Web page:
The goal of the American Kidney Fund Clinical Scientist in Nephrology (CSN) fellowship program is to improve the quality of care provided to kidney patients and to promote clinical research in nephrology. The CSN program enhances the training of nephrologists who wish to pursue an academic career and whose primary professional commitment is to scholarship in the provision of patient care. Our CSN fellows conduct prevention and outcomes research while receiving advanced training in essential skills such as medical ethics, biostatistics and epidemiology.
The Clinical Scientist in Nephrology program was established in 1988, and since that time has trained some of nephrology's brightest scholars. Many former CSN fellows have gone on to distinguished careers in the field, conducting groundbreaking research that advances knowledge and treatment of kidney disease.
A Clinical Scientist in Nephrology fellowship may be granted yearly, with a maximum duration of two years for each fellowship. The maximum level of funding of $80,000 per year shall be used principally to support the candidate and his or her career development. This sum is expected to cover the individual fellow's salary (not to exceed $55,000) as well as training-related expenses.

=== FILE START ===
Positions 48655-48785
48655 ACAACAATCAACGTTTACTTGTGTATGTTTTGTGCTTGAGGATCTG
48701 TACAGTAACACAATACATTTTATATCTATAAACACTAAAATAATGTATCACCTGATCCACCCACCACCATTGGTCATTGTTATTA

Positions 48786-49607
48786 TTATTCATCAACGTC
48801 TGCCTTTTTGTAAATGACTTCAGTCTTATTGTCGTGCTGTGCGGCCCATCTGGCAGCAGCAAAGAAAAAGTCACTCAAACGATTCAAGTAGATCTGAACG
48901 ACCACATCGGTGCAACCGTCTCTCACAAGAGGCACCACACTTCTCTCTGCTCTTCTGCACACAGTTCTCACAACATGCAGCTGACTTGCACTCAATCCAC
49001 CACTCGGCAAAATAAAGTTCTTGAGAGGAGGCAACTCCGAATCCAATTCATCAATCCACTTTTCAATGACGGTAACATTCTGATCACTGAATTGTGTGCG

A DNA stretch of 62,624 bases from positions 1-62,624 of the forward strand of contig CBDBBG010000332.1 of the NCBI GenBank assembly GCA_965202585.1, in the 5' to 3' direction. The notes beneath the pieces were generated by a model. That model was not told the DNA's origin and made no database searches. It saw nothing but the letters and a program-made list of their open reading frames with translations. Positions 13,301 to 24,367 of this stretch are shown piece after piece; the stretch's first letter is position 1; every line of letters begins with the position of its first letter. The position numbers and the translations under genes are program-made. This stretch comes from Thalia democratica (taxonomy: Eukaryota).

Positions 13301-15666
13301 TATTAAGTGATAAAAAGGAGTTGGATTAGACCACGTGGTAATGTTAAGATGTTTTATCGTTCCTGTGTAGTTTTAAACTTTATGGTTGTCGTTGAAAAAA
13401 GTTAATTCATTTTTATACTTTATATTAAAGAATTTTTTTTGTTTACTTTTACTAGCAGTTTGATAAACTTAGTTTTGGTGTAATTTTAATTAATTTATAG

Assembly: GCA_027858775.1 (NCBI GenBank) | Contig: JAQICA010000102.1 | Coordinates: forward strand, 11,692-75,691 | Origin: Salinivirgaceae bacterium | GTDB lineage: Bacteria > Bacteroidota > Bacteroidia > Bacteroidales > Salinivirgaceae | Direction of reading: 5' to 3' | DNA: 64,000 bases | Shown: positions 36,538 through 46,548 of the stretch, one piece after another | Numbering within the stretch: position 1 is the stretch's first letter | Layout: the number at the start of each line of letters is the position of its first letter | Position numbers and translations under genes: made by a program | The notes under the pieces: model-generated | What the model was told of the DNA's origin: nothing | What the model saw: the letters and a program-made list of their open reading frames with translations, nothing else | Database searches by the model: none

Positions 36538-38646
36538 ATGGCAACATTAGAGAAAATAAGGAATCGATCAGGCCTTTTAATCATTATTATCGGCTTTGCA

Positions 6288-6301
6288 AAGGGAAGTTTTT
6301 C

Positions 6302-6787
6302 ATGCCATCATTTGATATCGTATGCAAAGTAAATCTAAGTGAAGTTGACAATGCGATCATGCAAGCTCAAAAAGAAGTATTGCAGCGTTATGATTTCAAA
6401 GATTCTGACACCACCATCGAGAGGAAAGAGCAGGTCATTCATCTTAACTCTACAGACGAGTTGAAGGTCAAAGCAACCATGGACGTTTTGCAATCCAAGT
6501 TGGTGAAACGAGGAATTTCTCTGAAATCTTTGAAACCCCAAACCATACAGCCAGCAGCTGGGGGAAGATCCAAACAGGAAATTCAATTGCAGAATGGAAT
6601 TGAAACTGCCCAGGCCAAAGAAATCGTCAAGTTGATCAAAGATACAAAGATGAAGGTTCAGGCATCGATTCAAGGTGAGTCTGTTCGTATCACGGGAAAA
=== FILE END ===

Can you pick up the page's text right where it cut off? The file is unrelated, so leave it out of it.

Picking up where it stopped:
The application for the 2019-2020 Clinical Scientist in Nephrology Program is now available. Completed applications must be received by November 30, 2018. Please direct all inquiries to Professional Education at firstname.lastname@example.org or 800.638.8299.
Meet the current CSN fellow
Katherine Wang, MD
Dr. Katherine Wang is currently a second-year nephrology fellow at Stanford University. She completed her undergraduate degree at the University of Rochester and her medical school and residency training in internal medicine at Albany Medical College.
As the 2018-2019 American Kidney Fund Clinical Scientist in Nephrology fellow, Dr. Wang’s research project is entitled SPRINTing to intensive blood pressure targets: when, for whom, and how?, will be an evaluation of the achievement of intensive blood pressure control in the Systolic Blood Pressure Intervention Trial (SPRINT).
“I am enthusiastic and earnest about this opportunity. I wholly believe in the American Kidney Fund’s commitment to fostering healthcare access, health literacy and prevention/progression of kidney disease,” said Dr. Wang.
Dr. Wang envisions an enriching career serving as an academic nephrologist. Her major interests are focused on improving hypertension outcomes, particularly in patients suffering with chronic kidney disease.